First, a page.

Kindergarteners' social-emotional skills are a significant predictor of their future education, employment and criminal activity, among other outcomes, according to Penn State researchers.
In a study spanning nearly 20 years, kindergarten teachers were surveyed on their students' social competence. Once the kindergarteners reached their 20s, researchers followed up to see how the students were faring, socially and occupationally. Students demonstrating better prosocial behavior were more likely to have graduated college, to be gainfully employed and to not have been arrested than students with lesser prosocial skills.
"This research by itself doesn't prove that higher social competence can lead to better outcomes later on," said Damon Jones, senior research associate, Bennett Pierce Prevention Research Center. "But when combined with other research, it is clear that helping children develop these skills increases their chances of success in school, work and life."
Jones and colleagues analyzed data collected from more than 700 students who were participating in the Fast Track Project, a study conducted by four universities -- Penn State, Duke University, Vanderbilt University and the University of Washington. The Fast Track Project is a prevention program for children at high risk for long-term behavioral problems. The individuals studied for this research were part of the control group and did not receive any preventive services. Overall, the sample was representative of children living in lower socio-economic status neighborhoods.
Kindergarten teachers rated students on eight items using a five-point scale assessing how each child interacted socially with other children. Items included statements such as "is helpful to others," "shares materials" and "resolves peer problems on own."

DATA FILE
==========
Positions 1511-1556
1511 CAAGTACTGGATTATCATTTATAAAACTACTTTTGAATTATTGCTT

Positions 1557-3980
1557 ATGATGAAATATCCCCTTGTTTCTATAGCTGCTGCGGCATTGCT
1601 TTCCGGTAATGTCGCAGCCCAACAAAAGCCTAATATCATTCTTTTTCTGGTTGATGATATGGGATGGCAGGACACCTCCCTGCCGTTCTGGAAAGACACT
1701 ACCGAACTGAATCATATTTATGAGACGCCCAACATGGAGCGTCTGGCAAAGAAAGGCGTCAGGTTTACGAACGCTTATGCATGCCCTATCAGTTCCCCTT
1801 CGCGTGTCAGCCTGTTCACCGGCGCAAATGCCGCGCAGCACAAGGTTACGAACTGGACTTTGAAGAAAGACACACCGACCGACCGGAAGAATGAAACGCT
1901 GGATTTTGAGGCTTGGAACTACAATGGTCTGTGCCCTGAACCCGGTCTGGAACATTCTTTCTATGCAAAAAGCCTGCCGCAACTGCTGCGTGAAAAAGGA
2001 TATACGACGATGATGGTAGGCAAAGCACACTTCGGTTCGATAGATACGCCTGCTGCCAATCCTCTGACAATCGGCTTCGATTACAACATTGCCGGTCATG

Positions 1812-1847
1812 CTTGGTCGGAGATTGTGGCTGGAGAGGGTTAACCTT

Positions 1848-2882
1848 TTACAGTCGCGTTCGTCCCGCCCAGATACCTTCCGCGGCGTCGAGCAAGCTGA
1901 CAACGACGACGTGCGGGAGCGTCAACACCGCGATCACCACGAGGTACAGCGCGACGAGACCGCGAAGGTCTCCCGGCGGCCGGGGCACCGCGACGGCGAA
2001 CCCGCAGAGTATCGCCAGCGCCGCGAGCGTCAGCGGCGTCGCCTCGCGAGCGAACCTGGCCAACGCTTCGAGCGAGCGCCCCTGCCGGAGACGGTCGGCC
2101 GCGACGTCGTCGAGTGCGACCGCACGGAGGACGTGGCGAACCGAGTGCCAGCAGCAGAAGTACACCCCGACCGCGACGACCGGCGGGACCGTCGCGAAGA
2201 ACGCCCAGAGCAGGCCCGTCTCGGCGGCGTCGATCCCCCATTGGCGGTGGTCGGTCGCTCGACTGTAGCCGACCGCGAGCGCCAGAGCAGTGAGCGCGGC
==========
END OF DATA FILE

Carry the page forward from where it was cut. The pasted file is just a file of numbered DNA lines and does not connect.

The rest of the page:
The researchers compared the teachers' assessments to the students' outcomes in five areas during late adolescence through age 25 -- including education and employment, public assistance, criminal activity, substance abuse, and mental health. Jones and colleagues report their results online and in a future issue of the American Journal of Public Health.
Overall, the researchers found that a higher rating for social competency as a kindergartener was significantly associated with all five of the outcome domains studied. For every one-point increase in a student's social competency score, he or she was twice as likely to graduate from college and 46 percent more likely to have a full-time job by the age of 25.
For every one-point decrease in the child's score, he or she had a 67 percent higher chance of having been arrested and an 82 percent higher chance of being in or on a waiting list for public housing at age 25. The study controlled for the effects of poverty, race, having teenage parents, family stress and neighborhood crime, and for the children's aggression and reading levels in kindergarten.
"The good news is that social and emotional skills can improve, and this shows that we can inexpensively and efficiently measure these competencies at an early age," said Jones. Evidence from numerous intervention studies indicate that social and emotional learning skills can be improved throughout childhood and adolescence.
Jones and colleagues plan to continue this work in order to further understand how social competency can predict future life outcomes, and further understand intermediary developmental processes whereby early social-emotional skills influence long-term adult outcomes.
Jones is also a research assistant professor of health and human development at Penn State. Mark Greenberg, the Bennett Endowed Chair in Prevention Research, founding director of the Bennett Pierce Prevention Research Center and professor of human development and family studies; and Max Crowley, assistant professor of human development and family studies, both at Penn State, also worked on this research.
The Robert Wood Johnson Foundation supported this research. The Fast Track Study also received grant support from the National Institute of Mental Health, the National Institute on Drug Abuse, the U.S. Department of Education and the Center for Substance Abuse Prevention.